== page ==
Divot refers to the turf displaced by the golf club when you strike a golf ball. After hitting an iron shot from the fairway, you can check your progress by examining your divot. It will point to the left of your target, which shows that your club is following a right-to-left path.
9. Transfer your weight during your golf swing
The ninth step is to ensure you are transferring your weight correctly. Transferring your weight on the downswing will provide more power and create a better swing path.
You can practice this easily by placing something next to your front foot and touching your left thigh during setup.
This can be a golf bag or any object standing up straight to your thigh. As you swing back, your thigh will move away from this object slightly.
This movement indicates that the weight is being transferred to your back foot. As you shift your weight during your downswing, your thigh will once again touch the object. This will help you maintain a consistent and powerful swing path.
Ways to practice fixing your slice
Here are some drills for some practice swings to help you fix your slice:
- Grab your iron and make a few swings intending to square up the clubface at impact. Do this by making a backswing and follow through with an inside-out swing path using a full shoulder turn to the top. Practice using swings at various distances and pay attention to how far the ball is slicing. Make adjustments.
- Hit the ball and make sure the ball curves right-to-left through the air and not left-to-right. Take a video of yourself and analyze your swing to identify areas you can improve upon.
- Don’t get discouraged if you miss-hit a few shots. Remember that fixing a slice is all about consistency. Keep practicing, and you will be able to hit your irons with greater accuracy and precision.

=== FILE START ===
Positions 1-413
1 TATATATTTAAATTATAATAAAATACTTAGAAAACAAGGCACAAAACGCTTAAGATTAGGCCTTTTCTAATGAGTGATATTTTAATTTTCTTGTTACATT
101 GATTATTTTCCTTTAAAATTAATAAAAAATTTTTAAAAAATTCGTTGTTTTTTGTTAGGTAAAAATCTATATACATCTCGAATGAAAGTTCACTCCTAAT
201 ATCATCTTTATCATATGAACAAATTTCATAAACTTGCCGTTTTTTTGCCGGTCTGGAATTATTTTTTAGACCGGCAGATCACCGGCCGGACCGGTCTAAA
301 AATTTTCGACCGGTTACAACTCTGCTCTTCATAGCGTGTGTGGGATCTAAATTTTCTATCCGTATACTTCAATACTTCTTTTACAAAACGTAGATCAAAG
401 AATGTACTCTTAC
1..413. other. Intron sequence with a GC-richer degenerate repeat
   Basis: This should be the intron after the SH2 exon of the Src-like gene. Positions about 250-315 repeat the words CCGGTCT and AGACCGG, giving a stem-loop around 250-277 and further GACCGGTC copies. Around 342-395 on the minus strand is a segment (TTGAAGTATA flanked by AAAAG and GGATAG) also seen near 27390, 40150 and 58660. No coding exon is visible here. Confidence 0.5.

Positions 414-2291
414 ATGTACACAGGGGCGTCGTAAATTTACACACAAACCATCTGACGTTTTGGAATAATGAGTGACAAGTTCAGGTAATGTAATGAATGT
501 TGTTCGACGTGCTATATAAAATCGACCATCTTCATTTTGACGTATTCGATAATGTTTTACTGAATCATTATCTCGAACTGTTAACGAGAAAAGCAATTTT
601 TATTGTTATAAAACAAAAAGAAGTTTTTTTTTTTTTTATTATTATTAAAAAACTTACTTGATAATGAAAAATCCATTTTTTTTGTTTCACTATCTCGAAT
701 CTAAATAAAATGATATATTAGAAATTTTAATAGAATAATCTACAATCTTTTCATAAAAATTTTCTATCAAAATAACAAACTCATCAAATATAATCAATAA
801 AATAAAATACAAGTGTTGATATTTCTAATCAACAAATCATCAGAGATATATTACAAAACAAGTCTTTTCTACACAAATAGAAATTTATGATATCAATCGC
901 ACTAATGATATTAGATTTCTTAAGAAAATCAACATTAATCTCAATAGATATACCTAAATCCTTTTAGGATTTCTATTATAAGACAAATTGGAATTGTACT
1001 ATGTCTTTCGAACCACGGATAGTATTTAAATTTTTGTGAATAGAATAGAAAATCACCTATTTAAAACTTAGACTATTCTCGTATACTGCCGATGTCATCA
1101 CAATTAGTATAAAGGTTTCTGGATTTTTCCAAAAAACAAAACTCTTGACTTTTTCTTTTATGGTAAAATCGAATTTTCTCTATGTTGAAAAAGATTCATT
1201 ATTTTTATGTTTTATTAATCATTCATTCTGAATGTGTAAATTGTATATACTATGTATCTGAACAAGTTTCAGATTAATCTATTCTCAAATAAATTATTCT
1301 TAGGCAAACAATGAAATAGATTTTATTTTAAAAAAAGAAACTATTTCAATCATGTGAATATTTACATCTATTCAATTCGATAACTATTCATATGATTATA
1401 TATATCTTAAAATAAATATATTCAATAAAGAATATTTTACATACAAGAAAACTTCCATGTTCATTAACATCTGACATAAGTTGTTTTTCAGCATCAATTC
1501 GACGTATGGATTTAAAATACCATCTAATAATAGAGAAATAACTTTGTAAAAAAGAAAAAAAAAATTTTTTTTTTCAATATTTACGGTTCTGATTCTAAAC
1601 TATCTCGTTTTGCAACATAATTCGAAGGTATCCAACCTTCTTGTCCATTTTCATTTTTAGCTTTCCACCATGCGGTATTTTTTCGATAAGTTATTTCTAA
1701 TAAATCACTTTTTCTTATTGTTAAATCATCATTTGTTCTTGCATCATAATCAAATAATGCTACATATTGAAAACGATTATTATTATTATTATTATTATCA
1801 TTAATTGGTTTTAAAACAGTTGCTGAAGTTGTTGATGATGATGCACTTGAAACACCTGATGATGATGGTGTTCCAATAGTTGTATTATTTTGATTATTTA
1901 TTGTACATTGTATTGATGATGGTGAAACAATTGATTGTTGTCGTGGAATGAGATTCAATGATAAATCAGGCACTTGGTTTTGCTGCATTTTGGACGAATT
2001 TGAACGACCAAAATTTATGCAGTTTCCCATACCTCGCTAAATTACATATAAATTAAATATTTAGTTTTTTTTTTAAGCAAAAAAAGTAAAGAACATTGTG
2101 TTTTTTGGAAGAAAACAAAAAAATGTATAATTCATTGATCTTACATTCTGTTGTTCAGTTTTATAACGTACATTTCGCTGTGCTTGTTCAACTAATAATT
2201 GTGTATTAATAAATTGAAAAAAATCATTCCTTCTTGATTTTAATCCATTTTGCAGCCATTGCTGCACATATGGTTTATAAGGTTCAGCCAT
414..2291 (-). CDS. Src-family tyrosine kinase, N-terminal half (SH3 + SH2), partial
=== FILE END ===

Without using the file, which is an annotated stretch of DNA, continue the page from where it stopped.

Ways to fix your swing path
Remember the below-given tips to create a square or in-to-out swing path:
- Maintain the space between your elbows constantly throughout your stroke. They are likely to move apart and lose their connection with one another if you don’t.
- Avoid lunging forward towards the ball with your arms and upper body. Instead, initiate the movement from the ground up.
- Keep your right elbow in front of your body as you take your swing to ensure an inside track into the ball. This will also help keep it connected and in sync with the turn of your body.
What is better to slice with – Driver or Irons?
Most golfers will find that, in general, it is easier to slice with an iron than with a driver.
Irons are smaller and lighter. Thus, they are more maneuverable and easier to control. If you are having trouble with a slice, it is best to practice using an iron first.
On the other hand, drivers are larger and heavier, making them harder to control and more likely to cause a slice. This is because drivers create less backspin and have the potential to generate more sidespin depending on how open or closed the clubface is at impact.
Once you can consistently hit the ball straight with an iron, you can then move on to using a driver. With some practice, you should be able to control your slice with both clubs.
Why should you fix your slice?
Fixing your slice is important because slicing the ball will cause you to lose distance, accuracy, and control. This can lead to a poor score on the golf course, as well as frustration and unhappiness with your game.
Moreover, it can also be expensive as sliced golf balls usually end up in places where it might be difficult to look for them.
Fixing your swing habits will allow you to hit the ball straighter and longer and help you develop better control of your golf shots. It can also lead to improved confidence on the course.
Fixing a slice can seem daunting, but it is possible to do so with practice and dedication. There are many drills and tips to help you, from using an object to maintain a consistent weight shift to keeping your elbows connected and maintaining balance.